www.cnic.navy.mil/jacksonville www.jaxairnews.com VOL. 76 NO. 12 NAS J ACKSONVILLE F LA THURSDAY, MARCH 22, 2018 VP-8 In Japan, Australia Page 3 NAS JAX FITNESS Meet the Volunteer Instructors Pages 4-5 NAS JAX Recognizes TBI Month Page 8 By Lt. j.g. Nicholas Senecal and Lt. j.g. Christopher Pence VP-16 AWO1(NAC/AW) John Herrman was chosen as U.S. Fleet Forces Command 2018 Sailor of the Year (SOY) in Norfolk, Virginia during a cer emony hosted by the Hampton Roads Navy League, March 8. Herrman grew up in Elkheart, Kansas; a town of less than 2,000 residents bordering the Oklahoma state line. It was here that he learned lifelong lessons from his father and uncle that have and continue to guide him in all aspects of his life. I am fortunate enough to be my fathers son, Herrman said. He was always working two or three jobs, and I learned the value of hard work from him. Herrman also stated that it is not only effort but also the hard work of a collection of people who have led him to this point. Herrmans naval career began in 2003 when he arrived at Aircrew Rescue School in Pensacola, Florida. He has completed tours with Helicopter Anti-submarine Squadron (HSL) 6, HSL-10, Advanced Coast Guard Rescue Swimmer School and Patrol Squadron (VP) 30. Following a potentially career ending automobile accident, he was forced to transition platforms and rates, a daunting challenge considering the atmosphere of advancement and retention. He checked into VP-16 four and a half years ago as an electron ic warfare operator (EWO) and immediately set himself apart with his positive attitude and infectious motivation. His efforts did not go unno ticed by members of the Chiefs Mess who he credits for his accomplishments. Thank you for believing in a cross rate, forced conversion from another job and allow ing me to learn and serve, said Herrman, who serves as the acting aircrew office lead ing petty officer and is an EWO instructor. Herrman continues to posi tively impact the lives of oth ers and dedicates his efforts preparing the War Eagles for future deployments. In addition to mastering his professional field as an air crewman, Herrman volun teers his time as a coach for Special Olympics track and field and Fresh Start Surgical gifts. He has also earned his Bachelors Degree in Security Management and is currently pursuing a Masters Degree in Operational Management. Being a husband, father of four, instructor, volunteer and student, Herrman has no time to waste. He lives by his mantra, Make a one percent improvement every day. He doesnt search for the instant gratification or big jumps, but rather the constant reading, understanding, and gathering of information to constant ly and consistently improve his life and the lives of those around him. It is these principles that led him to become the VP-16 Sailor of the Year. Herrman was subsequently select ed Commander, Patrol and Reconnaissance Group Sailor of the Year, advancing to the Naval Air Forces Atlantic P-8A Poseidon supports missions in U.S. 5th Fleet From Commander, U.S. Naval Forces Central Command Public Affairs A P-8A Poseidon from the Mad Foxes of Patrol Squadron (VP) 5 supported maritime operations in U.S. 5th Fleet under Commander, Task Force (CTF) 57, Feb. 24 to March 3. The first time a P-8A had deployed to U.S. 5th Fleet since 2016, the aircraft conducted missions spanning the area of operation in the Arabian Gulf, Strait of Hormuz, Gulf of Oman, Red Sea and Arabian Sea. By having an asset deployed to Italy operate here in Bahrain, and to do so extremely well, we demon strate the inherent maneuverability of naval air forces and the ready, relevant posture of the maritime patrol and reconnaissance community, said Capt. Chris Flaherty, commodore of CTF 57. Though we planned this cross-combatant com mand interoperability as a proof of concept, it high lights how we can flow forces between theaters in a matter of hours to respond to crisis. We will continue to exercise these capabilities, in conjunction with our counterparts at CTF 67 in Italy and CTF 72 in Japan, to ensure we provide fleet commanders with crosscomponent options to cross-component threats. The aircraft participated in two long-range intel ligence, surveillance and reconnaissance missions, supported U.S. Navy ships as they transited through the Strait of Hormuz and provided an orientation flight for members of the Royal Saudi Naval Forces while conducting a mission over the Red Sea. It was a unique experience for our crew to work with the Saudi Arabian military, said VP-5 pilot Lt. Steve Mehr. Demonstrating the P-8As combat systems in an operational environment with our partners was an incredible experience. The dynamic 5th Fleet is the perfect place to demonstrate our versatility. The P-8A was also able to exercise its full command, control, communications and intelligence suite, shar ing their tactical picture in near real-time with CTF 50s USS Theodore Roosevelt Carrier Strike Group via exchange networks like Links 11 and 16. The P-8A Poseidon, the Navys newest maritime, patrol and reconnaissance aircraft, is a multi-mis sion capable replacement aircraft for the legacy P-3C Orion. It is a militarized version of the Boeing 737 and utilized for a wide-array of missions. U.S. 5th Fleet area of operations encompasses about 2.5 million square miles of water area and includes the Arabian Gulf, Gulf of Oman, Red Sea and parts of the Indian Ocean. The expanse is comprised of 20 countries and includes three critical choke points at the Strait of Hormuz, the Suez Canal and the Strait of Bab al Mandeb at the southern tip of Yemen. Photo courtesy of VP-5 A P-8A Poseidon (left) from Patrol Squadron (VP) 5 sits next to P-3 Orion assigned to VP-40, on the flight line. The Mad Foxes of VP-5, detached from Commander, Task Force (CTF) 67 to CTF 57, are supporting missions in U.S. 5th Fleet to demonstrate cross-combatant command interoperability, deter potential adversaries and to provide large-scale intelligence, surveillance and reconnaissance collection. War Eagle named U.S. Fleet Forces Sailor of the Year Photo courtesy of VP-16 AWO1(NAC/AW) John Herrman of Patrol Squadron 16, works at his station aboard a P-8A Poseidon aircraft. Herrman, the squadron's Sailor of the Year, was recently selected as U.S. Fleet Forces Command Sailor of the Year. See VP-16 SOY, Page 7 By Yan Kennon Naval Hospital Jacksonville Public Affairs Senior Writer Capt. David Collins turned over leadership of Naval Hospital Jacksonville (comprised of a hospi tal and five branch health clinics) to Capt. Matthew Case during a change of command ceremony at the hospital on March 16. More than 500 staff, family, friends, and guests attended the time-honored Navy tradition at the hospital, presided over by Rear Adm. Anne Swap, commander of Navy Medicine East. Swap commended Collins leadership as commanding offi cer. From developing commu nity partnerships to launching not one but two ground-breaking pilots for Navy Medicine worldwide, Capt. Collins and Naval Hospital Jacksonville are leading from the front. Thank you for a job well done, keeping our Navy and Marine Corps family healthy, ready, and on the job. Swap presented Collins with the Legion of Merit Award on behalf of Vice Adm. C. Forrest Faison III, Navy surgeon general, for excep tionally meritorious conduct in the performance of outstanding ser vice. As I finish my command tour here at Naval Hospital Jacksonville, I want you to know what an honor and privilege it has been to be your commanding officer. I realize all too well that one of the great est jobs in my career is coming to an end, said Collins. I leave here both proud of, and humbled by, the staff (military, civilian, contract, and volunteer) at our hospital and five branch health clinics. You are leading the way for Navy Medicine and military medicine. Collins thanked the staff for achieving healthcare excellence; enabling readiness, health and partnerships; and being profes sional in everything they do. Capt. Case, you are taking com mand of the best hospital in Navy Medicine. You have a team that is committed to healing our nations heroes and their families. The team will exceed your expectations every day. They have the honor of taking care of the most deserving patients on the planet, Collins continued. The commands enrollees include active duty from five installations, 115 tenant com mands, and 53 operational plat forms. During Collins tenure, the command also supported 252 non-enrolled ships, squadrons, and other operational units. The Photo by Yan Kennon Capt. David Collins (left) turns over command of Naval Hospital (NH) Jacksonville to Capt. Matthew Case (as Rear Adm. Anne Swap, commander of Navy Medicine East, looks on) during a change of command ceremony at the hospital March 16. NH Jacksonville is the Navy's third largest medical treat ment facility, comprised of a hospital and five branch health clinics across Florida and Georgia. Naval Hospital Jacksonville changes command See HOSPITAL, Page 7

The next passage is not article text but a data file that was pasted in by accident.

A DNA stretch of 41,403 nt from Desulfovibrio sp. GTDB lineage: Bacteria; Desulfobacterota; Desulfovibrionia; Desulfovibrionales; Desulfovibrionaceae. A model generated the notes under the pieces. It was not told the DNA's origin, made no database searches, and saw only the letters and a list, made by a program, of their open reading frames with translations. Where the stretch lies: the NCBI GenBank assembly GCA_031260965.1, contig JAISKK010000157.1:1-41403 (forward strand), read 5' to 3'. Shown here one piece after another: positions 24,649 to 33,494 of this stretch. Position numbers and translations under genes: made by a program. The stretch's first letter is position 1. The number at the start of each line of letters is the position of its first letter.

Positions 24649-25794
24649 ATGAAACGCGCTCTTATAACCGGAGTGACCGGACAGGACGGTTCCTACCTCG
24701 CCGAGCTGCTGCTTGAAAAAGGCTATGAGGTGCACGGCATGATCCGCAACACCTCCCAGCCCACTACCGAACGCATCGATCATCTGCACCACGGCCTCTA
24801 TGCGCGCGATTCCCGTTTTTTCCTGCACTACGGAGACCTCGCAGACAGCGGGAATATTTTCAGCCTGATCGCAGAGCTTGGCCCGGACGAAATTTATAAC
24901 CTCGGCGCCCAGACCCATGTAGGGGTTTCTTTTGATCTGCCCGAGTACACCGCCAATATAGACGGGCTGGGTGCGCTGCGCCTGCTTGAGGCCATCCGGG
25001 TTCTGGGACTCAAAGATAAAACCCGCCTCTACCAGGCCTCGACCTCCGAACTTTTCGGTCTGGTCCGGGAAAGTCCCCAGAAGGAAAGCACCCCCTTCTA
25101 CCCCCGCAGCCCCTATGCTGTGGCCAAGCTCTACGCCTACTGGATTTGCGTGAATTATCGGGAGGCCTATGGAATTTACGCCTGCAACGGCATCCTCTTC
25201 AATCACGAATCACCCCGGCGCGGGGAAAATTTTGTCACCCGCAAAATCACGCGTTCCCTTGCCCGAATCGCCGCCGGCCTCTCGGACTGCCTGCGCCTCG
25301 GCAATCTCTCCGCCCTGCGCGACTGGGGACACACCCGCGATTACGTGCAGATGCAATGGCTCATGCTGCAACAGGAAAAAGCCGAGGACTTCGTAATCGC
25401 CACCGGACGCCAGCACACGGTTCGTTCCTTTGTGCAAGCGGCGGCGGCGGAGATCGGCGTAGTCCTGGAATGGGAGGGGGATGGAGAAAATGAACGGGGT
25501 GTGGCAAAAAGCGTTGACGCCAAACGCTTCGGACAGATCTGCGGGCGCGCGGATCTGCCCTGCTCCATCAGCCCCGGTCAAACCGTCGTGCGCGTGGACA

2 JAX AIR NEWS, NAS JACKSONVILLE, Thursday, March 22, 2018 First Coast Navy Fire & Emergency Services Fire Chief Mark Brusoe (right) presents Fire Rescue Officer Bill Strickland with a plaque commemorating his 28 years of duty with the Federal Fire Service as Assistant Fire Chief Gary Blaylock looks on. Strickland began his career at Naval Air Station (NAS) Cecil Field, transferring to NAS Jacksonville, Naval Station Mayport, closing out his service back at NAS Jacksonville. He was honored for his exceptional service to the community during a retirement luncheon March 13. The JAX AIR NEWS is an authorized publication for members of the Military Services. Contents of the JAX AIR NEWS do not necessarily reflect the official views of, or endorsed by, the U.S. Government, the Department of Defense, or the Department of the Navy. The appearance of advertising in this publication, including inserts or supplements, does not constitute endorsement by the Department of Defense, or The Florida Times-Union, of the products and services advertised. Everything advertised in the publication S hall be made available for purchase, use or patronage without regard to race, color, religion, sex, national origin, age, marital status, physical handicap, political affiliation or any other non-merit factor of the purchaser, user or patron. If a violation or refraction of this equal opportunity policy by an advertiser is confirmed, the publisher shall refuse to print advertising from that source until the violation is corrected. The deadline for all story and photo submissions is close of business the Friday before publication, and can be sent to jaxairnews@ comcast.net. The deadline for classified submissions is noon Monday. Questions or comments can be directed to the editor. The JAX AIR NEWS can be reached at (904) 542-3531, fax (904) 542-1534, e-mail JaxAirNews@ comcast.net or write the JAX AIR NEWS, Box 2, NAS Jacksonville, FL, 32212-5000. The JAX AIR NEWS is published by The Florida Times-Union, a private firm in no way connected with the U. S. Navy under exclusive written agreement with the U. S. Naval Air Station, Jacksonville, Florida. It is published every Thursday by The Florida Times-Union, whose offices are at 1 Riverside Ave., Jacksonville, FL 32202. Estimated readership over 32,000. Distribution by The Florida Times-Union. Advertisements are solicited by the publisher and inquiries regarding advertisements should be directed to: Ellen S. Rykert, Publisher 1 Riverside Avenue Jacksonville, FL 32202 904-359-4168 Advertising Sales (904) 359-4168 (800) 472-6397, Ext. 4168 FAX (904) 366-6230 Commanding Officer Capt. Sean Haley Executive Officer Capt. Michael Connor Command Master Chief CMDCM(AW/SW) Jeffery Waters Public Affairs Officer Kaylee LaRocque Public Affairs Specialist Julie Lucas Staff Writers Hannah Simmons Editor Reggie Jarrett Design/Layout George Atchley From Staff March 22 1820 Commodore Stephen Decatur dies after duel with Capt. James Barron. 1915 Naval Aviator replaces Navy Air Pilot for officers qualified as avia tors. 1929 Navy ships protect Americans and their property during Mexican rev olution. 1946 USS Missouri (BB-63) departs U.S. to return body of deceased Turkish ambassador to the U.S. back to Turkey for burial. 1955 A Douglas R6D of VR-3, assigned to Military Air Transport Service, crashed and exploded on Pali Kea Peak, 15 miles northwest of Honolulu, Hawaii, killing all on board. The 57 passengers and nine crewmem bers lost in this tragedy made it the worst heavier-than-air crash in naval aviation history. March 23 1815 USS Hornet captures HMS Penguin in battle lasting 22 minute.s 1882 SecNav Hunt issues General Order No. 292 creating Office of Naval Intelligence. 1945 Carriers begin pre-assault strikes on Okinawa, kamikaze attacks follow. 1958 First launch of simulated Polaris missile from submerged tactical launcher facility off Calif. 1965 Lt. Cmdr. John Young, pilot of Gemini 3, completed three orbits in four hours, 53 minutes at an altitude of 224 km. Recovery was by helicopters from USS Intrepid (CVS-11). March 24 1903 George Dewey commissioned Admiral of the Navy with the date of rank, March 2, 1899. He was the only person to hold this rank. March 25 1813 USS Essex takes Neryeda for first capture by U.S. Navy in Pacific. 1898 Assist. SecNav Theodore Roosevelt proposes Navy investi gate military application of Samuel Langleys flying machine, beginning the development of naval aviation. March 26 1942 Adm. King becomes both Chief of Naval Operations and Commander, U.S. Fleet. 1943 Battle of Komandorski Islands, prevents Japanese reinforcements from reaching Attu, Alaska. 1966 Operation Jackstay in Navys first amphibious assault in Vietnams inland waters. 1968 Operation Bold Dragon III begins in Mekong Delta. March 27 1794 Congress authorizes con struction of six frigates, including USS Constitution. 1799 USS Constitution recaptures American sloop Neutrality from France. 1880 USS Constellation departs New York with food for famine victims in Ireland. March 28 1800 Essex becomes first U.S. Navy vessel to pass Cape of Good Hope. 1814 HMS Phoebe and Cherub cap ture USS Essex off Valparaiso, Chile. Before capture, Essex had captured 24 British prizes during the War of 1812. 1848 USS Supply reaches the Bay of Acre, anchoring under Mount Carmel near the village of Haifa, during expe dition to explore the Dead Sea and the River Jordan. This Week in Navy History U.S. Navy photo Two Sailors and a civilian employee (center), work on an aircraft wing at the Assembly and Repair Department in September of 1943. Photo by Kaylee LaRocque Firefighter retires after 28 years NAS Jax Sailors making an impact in lives of children By Reggie Jarrett Editor Jax Air News Since the beginning of the year, six Sailors from Naval Air Station (NAS) Jacksonville have made the trip to Cedar Hills Elementary School to mentor a group of stu dents. Once a month we come out here and mentor these kids, said Lt. Kyron Bell, a Navy chaplain aboard NAS Jacksonville and coordinator of the mentoring pro gram. Other times we just come and do activities with them. The 12 students they are men toring are third, fourth and fifth graders. The children we are talking to have been identified as needing a little extra help, Bell said. We have been mentoring them with great success. We are imparting life lessons that can help them make good choices. Stacey Cox, school counselor for Cedar Hills Elementary School, said the program will benefit the students beyond the classroom. The kids are paired with some one who can help them to see their goals, see the potential they have and help them grow into great adults, she said. The Sailors also benefit from the mentoring program. They get the satisfaction of knowing they are doing some thing to help the community, Bell said. They have pride in knowing they are making a differ ence in these kids lives. Photos by Reggie Jarrett Six Sailors from Naval Air Station Jacksonville mentor a group of students at Cedar Hills Elementary School. The Sailors talk to the kids, help them with their schoolwork and even play games with them. The games are geared to getting the kids to open up and talk about their goals with the Sailors. Lt. Kyron Bell, a Navy chaplain aboard Naval Air Station (NAS) Jacksonville, mentors a student at Cedar Hills Elementary School March 13. Sailors from NAS Jacksonville mentor a group of students at the school once a month.